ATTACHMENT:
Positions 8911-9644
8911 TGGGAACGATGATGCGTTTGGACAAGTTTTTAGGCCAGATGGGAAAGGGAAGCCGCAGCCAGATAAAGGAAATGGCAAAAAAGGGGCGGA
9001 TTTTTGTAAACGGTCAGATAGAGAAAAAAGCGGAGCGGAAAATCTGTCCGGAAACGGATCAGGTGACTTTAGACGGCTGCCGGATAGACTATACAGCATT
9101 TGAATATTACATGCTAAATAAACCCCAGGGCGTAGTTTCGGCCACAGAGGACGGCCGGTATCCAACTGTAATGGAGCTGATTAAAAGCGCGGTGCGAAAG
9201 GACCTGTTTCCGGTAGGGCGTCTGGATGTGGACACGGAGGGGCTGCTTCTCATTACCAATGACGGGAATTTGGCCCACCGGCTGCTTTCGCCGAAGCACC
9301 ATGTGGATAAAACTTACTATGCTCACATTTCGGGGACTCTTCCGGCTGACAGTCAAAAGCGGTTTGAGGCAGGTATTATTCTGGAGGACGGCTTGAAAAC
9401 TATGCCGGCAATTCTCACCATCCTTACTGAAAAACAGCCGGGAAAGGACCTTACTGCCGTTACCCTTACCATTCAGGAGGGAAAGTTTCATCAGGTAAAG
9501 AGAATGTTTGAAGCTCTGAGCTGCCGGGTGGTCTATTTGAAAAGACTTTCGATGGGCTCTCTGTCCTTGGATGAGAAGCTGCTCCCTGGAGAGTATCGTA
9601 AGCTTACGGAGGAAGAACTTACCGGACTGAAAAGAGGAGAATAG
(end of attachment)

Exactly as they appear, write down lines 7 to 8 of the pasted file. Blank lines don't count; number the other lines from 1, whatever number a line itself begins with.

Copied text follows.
9401 TATGCCGGCAATTCTCACCATCCTTACTGAAAAACAGCCGGGAAAGGACCTTACTGCCGTTACCCTTACCATTCAGGAGGGAAAGTTTCATCAGGTAAAG
9501 AGAATGTTTGAAGCTCTGAGCTGCCGGGTGGTCTATTTGAAAAGACTTTCGATGGGCTCTCTGTCCTTGGATGAGAAGCTGCTCCCTGGAGAGTATCGTA